“Between every line they ever wrote,” Tirosh said, “there is a deafening silence.” Tirosh skulked. He walked away from Jaffa along the promenade, passing the grand hotels and the Hassan Bek mosque, which stood forlorn against the gathering daylight, a sole testament to the area’s previous Arab inhabitants. Everything else had been razed, erased. Tended grass grew where once houses met. What had Mahmoud Darwish written, back when there were still Palestinians? Something about a country where one saw only the invisible.
Tirosh came up the incline towards the Carmel Market. Already at this early hour stalls were set up with fruit and vegetables from the Galilee and the Golan Heights and the shining new agricultural super-farms of the Jordan’s west bank. A Home for Every Family, posters proclaimed, showing the virginal, unspoiled fields, workers saluting stiffly into the rising sun, their rosy-cheeked children running, laughing, in fields of wheat. New cities being built across the horizon, high-rises reaching for the perfect blue sky. I would escape to the West Bank, Tirosh thought, I would marry and have two children, a boy and a girl, and go to synagogue every Friday and bless the Shabbat, and work in something obscure to do with electronics, and tend to my garden in my spare time. I would grow cabbages and carrots and celery, I would only grow vegetables beginning with a C. And I would never write another line of poetry, because poetry is dead. I would stop fantasising, because fantasy, I finally understand, is for children and the intellectually challenged. And I would change my name, to something silly and meaningless like Tidhar, which is a sort of Biblical tree.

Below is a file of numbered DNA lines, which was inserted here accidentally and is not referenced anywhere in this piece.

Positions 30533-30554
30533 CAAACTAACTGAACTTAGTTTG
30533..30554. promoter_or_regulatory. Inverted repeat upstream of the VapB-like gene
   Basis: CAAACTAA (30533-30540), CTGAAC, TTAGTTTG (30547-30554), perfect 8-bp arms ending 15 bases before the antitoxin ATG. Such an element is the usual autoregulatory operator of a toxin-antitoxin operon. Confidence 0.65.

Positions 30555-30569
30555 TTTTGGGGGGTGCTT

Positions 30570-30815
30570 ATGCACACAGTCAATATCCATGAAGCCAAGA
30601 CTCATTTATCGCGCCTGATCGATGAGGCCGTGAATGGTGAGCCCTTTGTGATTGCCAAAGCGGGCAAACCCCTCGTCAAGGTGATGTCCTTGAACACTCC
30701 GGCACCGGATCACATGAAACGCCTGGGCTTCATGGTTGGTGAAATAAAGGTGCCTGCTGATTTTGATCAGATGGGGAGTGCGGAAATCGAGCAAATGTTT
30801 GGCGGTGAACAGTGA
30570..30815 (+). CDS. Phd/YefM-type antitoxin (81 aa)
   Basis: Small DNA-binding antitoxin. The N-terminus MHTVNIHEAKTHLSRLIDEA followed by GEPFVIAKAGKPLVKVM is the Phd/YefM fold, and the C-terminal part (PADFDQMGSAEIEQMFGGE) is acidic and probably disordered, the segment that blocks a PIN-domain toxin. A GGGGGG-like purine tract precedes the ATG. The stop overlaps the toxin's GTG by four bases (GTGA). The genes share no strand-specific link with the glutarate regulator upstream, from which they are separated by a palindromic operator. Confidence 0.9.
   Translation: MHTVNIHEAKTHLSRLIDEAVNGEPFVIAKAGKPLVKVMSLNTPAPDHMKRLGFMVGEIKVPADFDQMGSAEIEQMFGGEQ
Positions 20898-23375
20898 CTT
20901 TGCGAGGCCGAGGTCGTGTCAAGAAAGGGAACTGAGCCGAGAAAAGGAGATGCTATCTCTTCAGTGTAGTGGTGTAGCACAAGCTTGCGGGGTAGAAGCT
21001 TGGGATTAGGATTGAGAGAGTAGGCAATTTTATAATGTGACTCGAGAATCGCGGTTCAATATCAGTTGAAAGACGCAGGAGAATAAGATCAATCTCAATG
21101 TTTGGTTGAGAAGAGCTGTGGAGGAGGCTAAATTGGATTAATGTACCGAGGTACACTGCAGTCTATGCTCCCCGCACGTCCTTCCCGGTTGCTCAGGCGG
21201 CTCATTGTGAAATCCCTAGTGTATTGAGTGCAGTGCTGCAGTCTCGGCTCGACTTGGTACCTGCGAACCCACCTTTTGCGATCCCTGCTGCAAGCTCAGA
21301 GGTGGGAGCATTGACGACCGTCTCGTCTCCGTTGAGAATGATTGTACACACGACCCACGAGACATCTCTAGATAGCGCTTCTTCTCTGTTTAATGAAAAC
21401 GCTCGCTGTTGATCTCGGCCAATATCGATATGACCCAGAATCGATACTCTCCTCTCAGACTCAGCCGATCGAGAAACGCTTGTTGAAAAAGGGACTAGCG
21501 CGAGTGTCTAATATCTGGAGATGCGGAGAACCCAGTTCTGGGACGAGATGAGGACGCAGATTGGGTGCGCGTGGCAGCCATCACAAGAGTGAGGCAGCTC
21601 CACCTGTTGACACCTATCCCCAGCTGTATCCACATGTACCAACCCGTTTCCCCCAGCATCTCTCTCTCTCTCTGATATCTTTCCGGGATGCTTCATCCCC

He walked along the stalls when a man bumped into him carrying a crate of kohlrabi and jumped back, startled.
“Oh!” The man looked at him nervously and something in his face niggled at Tirosh’s memory. Then it came to him and he said, “Samir!” in a rush.
“I’m sorry,” the man said. “You must be mistaken.”
“Samir, it’s me, Tirosh! Don’t you remember me! What are doing here? I thought you were all…?” then he stopped, embarrassed.
“My name’s Zamir,” the man said. “I am a porter in the market. You don’t know what you’re talking about, mister.” And he patted the yarmulke he wore on his head. The gesture was protective.